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Minnesota Legislature

House Legacy panel advances $629 million omnibus funding bill

Rep. Leon Lillie, chair of the House Legacy Finance Division, listens April 10 as staff begins a walk-through of a delete-all amendment to HF653, the division’s omnibus bill. Photo by Paul Battaglia

The House Legacy Finance Division Wednesday approved an omnibus bill that would grant $629.98 million in the 2020-21 biennium to the Clean Water, Parks and Trails, Arts and Cultural Heritage and the Outdoor Heritage funds.

The dollars come from the constitutionally dedicated funding source established when Minnesota voters approved the Legacy Amendment in 2008.

Sponsored by Rep. Leon Lillie (DFL-North St. Paul), HF653 as amended, in part, by a delete-all amendment, was sent to the House Ways and Means Committee. The Senate Environment and Natural Resources Policy and Legacy Finance Committee started markup of their omnibus bill Wednesday. Sen. Carrie Ruud (R-Breezy Point) sponsors SF836.

The House bill would distribute money to the four constitutionally mandated funds as follows:

  • $261.26 million for the Clean Water Fund;
  • $139.77 million for the Arts and Cultural Heritage Fund;
  • $127.69 million for the Outdoor Heritage Fund; and
  • $101.26 million for the Parks and Trails Fund.

All figures above are for the 2020-21 biennium, except for the dollars granted to the Outdoor Heritage Fund, which receives annual funds based on recommendations from the Lessard-Sams Outdoor Heritage Council.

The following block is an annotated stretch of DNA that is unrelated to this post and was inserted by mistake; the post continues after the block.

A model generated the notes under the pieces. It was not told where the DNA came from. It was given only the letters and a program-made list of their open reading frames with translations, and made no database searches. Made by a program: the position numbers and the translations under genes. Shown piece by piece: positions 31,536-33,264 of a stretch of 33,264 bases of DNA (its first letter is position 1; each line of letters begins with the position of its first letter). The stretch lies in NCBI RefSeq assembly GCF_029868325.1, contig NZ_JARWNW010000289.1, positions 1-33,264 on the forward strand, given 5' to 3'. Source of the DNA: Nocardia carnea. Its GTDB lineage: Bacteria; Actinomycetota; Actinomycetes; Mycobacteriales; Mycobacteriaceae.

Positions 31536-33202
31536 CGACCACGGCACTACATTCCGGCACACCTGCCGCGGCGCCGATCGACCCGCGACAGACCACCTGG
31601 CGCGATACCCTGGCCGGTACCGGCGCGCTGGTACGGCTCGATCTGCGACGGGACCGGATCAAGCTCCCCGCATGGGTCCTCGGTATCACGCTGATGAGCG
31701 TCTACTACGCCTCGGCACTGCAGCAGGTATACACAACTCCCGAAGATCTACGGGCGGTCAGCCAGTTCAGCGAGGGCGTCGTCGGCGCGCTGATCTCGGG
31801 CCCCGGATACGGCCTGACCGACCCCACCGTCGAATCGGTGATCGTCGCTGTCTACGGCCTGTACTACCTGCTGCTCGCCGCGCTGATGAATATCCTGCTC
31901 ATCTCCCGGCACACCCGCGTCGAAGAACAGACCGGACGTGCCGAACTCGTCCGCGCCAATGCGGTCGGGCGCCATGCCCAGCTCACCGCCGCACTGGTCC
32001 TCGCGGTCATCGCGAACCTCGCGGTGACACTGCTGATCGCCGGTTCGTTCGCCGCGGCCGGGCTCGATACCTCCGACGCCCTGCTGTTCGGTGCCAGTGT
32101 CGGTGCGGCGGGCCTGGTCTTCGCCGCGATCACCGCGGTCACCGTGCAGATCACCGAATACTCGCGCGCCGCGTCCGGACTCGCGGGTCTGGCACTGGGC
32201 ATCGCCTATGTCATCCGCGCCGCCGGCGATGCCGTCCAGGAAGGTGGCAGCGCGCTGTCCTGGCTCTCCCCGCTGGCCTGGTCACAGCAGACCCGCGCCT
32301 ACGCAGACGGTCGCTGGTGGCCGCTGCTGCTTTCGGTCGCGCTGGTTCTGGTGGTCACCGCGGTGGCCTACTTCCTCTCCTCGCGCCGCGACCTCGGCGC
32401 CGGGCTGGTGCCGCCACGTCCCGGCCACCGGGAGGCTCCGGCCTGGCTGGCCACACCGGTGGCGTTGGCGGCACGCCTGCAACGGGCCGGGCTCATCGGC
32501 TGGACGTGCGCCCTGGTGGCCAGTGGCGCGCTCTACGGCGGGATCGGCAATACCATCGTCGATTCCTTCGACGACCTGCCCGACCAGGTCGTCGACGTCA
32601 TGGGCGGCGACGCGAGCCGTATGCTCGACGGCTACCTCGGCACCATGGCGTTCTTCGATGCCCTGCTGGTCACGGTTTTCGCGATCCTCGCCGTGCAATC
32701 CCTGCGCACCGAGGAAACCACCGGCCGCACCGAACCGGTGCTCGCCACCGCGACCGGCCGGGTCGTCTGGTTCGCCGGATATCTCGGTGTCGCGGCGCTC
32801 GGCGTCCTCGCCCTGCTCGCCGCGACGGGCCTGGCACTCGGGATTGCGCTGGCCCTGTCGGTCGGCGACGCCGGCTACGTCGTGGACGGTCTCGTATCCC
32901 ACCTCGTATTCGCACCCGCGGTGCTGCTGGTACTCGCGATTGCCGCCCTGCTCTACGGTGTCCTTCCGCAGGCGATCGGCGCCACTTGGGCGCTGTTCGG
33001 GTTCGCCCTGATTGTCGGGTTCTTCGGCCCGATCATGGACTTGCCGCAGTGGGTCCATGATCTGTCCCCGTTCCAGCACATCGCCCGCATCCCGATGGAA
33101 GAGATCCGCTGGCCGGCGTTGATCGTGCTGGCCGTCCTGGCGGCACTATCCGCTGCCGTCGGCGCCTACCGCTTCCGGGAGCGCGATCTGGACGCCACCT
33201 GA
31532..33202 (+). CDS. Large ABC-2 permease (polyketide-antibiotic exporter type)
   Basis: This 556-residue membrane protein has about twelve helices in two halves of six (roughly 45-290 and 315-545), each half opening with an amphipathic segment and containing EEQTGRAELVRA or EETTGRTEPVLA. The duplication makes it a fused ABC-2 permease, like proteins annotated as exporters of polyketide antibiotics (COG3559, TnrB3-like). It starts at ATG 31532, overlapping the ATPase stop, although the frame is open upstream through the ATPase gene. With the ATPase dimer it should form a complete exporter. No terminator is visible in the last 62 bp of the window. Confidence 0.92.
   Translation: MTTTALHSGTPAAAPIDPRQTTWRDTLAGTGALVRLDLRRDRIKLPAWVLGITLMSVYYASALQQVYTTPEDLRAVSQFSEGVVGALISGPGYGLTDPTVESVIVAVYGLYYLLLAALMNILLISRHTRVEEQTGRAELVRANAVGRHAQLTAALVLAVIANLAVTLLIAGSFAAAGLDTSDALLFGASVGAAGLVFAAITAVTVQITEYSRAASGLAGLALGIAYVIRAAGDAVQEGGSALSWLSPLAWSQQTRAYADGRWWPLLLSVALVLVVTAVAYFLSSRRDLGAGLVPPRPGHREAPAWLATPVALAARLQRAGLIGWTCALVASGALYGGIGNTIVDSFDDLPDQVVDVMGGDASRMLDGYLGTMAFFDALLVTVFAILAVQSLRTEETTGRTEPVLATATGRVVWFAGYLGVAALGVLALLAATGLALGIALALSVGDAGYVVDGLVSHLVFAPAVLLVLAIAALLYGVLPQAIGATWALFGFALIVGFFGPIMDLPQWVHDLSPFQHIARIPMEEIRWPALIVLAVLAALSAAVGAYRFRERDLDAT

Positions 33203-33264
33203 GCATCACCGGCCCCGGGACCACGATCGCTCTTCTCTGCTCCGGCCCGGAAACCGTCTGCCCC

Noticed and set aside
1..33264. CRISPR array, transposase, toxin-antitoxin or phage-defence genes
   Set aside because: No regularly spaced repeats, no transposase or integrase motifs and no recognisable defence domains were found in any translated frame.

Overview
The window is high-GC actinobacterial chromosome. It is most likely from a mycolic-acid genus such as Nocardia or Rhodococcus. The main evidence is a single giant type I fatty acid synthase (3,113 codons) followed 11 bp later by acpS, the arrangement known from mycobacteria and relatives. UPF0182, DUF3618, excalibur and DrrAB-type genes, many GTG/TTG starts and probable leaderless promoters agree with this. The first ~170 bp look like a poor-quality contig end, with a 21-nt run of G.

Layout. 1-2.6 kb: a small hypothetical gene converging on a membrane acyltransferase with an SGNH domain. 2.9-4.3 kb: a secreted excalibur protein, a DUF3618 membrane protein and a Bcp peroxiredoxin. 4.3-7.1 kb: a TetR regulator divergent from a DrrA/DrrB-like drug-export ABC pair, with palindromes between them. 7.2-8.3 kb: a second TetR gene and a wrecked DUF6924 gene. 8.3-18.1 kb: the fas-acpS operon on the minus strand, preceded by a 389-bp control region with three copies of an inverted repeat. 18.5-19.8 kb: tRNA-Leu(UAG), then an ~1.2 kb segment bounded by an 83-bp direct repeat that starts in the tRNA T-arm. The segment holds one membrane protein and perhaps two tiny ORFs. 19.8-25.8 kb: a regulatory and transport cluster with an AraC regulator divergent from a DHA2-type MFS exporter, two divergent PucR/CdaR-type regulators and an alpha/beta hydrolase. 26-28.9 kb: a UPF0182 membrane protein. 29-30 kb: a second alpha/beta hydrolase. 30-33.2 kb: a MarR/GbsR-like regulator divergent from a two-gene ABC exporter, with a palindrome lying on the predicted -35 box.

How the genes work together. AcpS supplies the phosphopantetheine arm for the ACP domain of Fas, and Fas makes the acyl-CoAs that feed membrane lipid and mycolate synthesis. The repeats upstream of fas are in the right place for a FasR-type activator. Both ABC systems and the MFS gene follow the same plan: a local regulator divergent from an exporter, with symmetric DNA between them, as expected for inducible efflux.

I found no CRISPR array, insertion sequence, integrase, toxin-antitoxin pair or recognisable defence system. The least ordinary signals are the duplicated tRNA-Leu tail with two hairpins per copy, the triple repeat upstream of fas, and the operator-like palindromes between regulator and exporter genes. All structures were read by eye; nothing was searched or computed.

House Legacy Finance Division 4/10/19

[MORE – See the House and the Senate legacy finance tracking sheets]

Several testifiers thanked the division for the funds allocated to their organizations, including Greg Lais, founder and executive director of Wilderness Inquiry.

He noted that the number of Minnesotans who are hunters and anglers is declining, and there’s a need to promote other outdoor activities to younger generations.

“I think we are moving the dial on this issue and figuring out new models on how to engage kids,” he said.

Rep. Steve Green (R-Fosston) successfully offered an amendment to help clarify that Legacy grants “must supplement traditional sources of funding.”

Green wants to ensure state agencies and departments use Legacy funds to “supplement, not supplant” money appropriated them from the state’s General Fund through the traditional biennial budgeting process.

The Legacy Amendment is funded by a 0.375 percent addition to the state sales tax that will continue until 2034.

The Clean Water Fund and the Outdoor Heritage Fund each receive 33 percent of Legacy funds, while the Arts and Cultural Heritage Fund receives 19.75 percent and the Parks and Trails Fund 14.25 percent.


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